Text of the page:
***Don't forget to enter Mommy Delicious' giveaway! Two lucky followers will win a $50 American Express gift card! Click here to enter!***
***Don't forget to enter Mommy Delicious' giveaway! Two lucky followers will win a $50 American Express gift card! Click here to enter!***
Next up: shopping! David Z, H&M, and Urban Outfitters did NOT disappoint. I figured, I just went through a breakup, which makes it okay to splurge a little. Plus, it's a new season and I need (want) a couple new staple items for this Fall.
I was very happy with my finds: two pair of skinny jeans, new slacks, a new wallet, a fabulous leather bag that's big enough to fit my books and some of Aiden's crap (I mean, toys), an amazing burnt orange Fall jacket (perfect color for the season), and great necklaces. Score!And let's not forget the shoes! I love a good heel. The higher, the better. But when I went to David Z to purchase a pair of Uggs, these fabulous flat, over-the-knee boots were calling my name. And I just couldn't resist. So I got them too.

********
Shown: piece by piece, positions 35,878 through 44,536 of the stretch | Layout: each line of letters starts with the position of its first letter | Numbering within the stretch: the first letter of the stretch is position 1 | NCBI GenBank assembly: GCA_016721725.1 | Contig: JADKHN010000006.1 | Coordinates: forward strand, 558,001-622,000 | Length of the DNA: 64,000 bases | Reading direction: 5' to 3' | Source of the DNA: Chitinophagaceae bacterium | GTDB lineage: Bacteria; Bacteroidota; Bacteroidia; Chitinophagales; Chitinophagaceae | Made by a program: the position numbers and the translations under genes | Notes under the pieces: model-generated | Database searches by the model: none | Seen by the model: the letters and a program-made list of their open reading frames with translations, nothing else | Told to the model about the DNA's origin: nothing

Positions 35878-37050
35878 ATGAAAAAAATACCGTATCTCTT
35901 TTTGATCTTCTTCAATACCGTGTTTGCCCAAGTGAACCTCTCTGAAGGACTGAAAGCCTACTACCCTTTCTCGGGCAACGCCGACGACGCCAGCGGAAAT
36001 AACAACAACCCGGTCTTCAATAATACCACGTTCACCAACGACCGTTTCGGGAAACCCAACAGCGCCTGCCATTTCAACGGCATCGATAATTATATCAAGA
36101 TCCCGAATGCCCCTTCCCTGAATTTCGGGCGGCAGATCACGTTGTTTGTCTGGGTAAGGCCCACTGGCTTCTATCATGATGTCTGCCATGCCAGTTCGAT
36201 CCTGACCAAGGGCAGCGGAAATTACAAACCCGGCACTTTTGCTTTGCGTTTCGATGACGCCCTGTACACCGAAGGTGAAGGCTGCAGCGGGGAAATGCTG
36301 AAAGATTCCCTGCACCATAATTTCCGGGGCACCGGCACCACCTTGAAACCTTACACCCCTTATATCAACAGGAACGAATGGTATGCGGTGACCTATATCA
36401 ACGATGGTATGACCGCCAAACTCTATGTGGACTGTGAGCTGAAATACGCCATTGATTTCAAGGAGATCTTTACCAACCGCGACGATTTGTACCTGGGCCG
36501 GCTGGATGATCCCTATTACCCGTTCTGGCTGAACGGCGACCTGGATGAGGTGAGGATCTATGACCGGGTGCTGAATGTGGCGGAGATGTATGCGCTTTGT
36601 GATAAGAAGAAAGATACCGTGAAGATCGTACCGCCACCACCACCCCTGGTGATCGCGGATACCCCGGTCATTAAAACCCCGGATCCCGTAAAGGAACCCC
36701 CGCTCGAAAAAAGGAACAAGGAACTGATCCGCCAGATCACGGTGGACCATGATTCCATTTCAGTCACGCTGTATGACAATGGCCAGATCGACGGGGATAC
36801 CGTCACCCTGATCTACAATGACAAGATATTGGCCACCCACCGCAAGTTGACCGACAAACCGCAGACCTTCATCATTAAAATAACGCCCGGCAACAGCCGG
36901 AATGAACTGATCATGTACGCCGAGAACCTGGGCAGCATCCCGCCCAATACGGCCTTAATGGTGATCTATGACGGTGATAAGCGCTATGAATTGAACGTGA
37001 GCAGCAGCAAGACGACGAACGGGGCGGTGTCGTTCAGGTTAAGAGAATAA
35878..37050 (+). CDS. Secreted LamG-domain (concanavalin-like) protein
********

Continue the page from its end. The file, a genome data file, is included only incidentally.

Now... about the fabulous giveaway:
Because I love you and because it felt so gosh darn good to spend money on myself for once, I've decided that you deserve to spoil yourself too. Wouldn't it be fabulous if you had an extra $50 to spend on whatever you wanted?! Well, now you will!
Here is a list of good reads from this weekend's link roundup.
Your baby will look even cuter (is that even possible?) with these Halloween costumes. Mom Finds has got the skinny on costumes for babies that meets all budgets.
Teaching your kid how to read? Then you'll want to check out these awesome tips from Shiny Brite! With a son in the first grade, these moms are right in the thick of it and are passing on what they've learned thus far.
Culture Mom has yet another treat for all its lovely readers: a chance to win a family pack of four tickets to "Angelina Ballerina: The Musical." To enter, all you have to do is click the link and add a comment on her blog. Love it!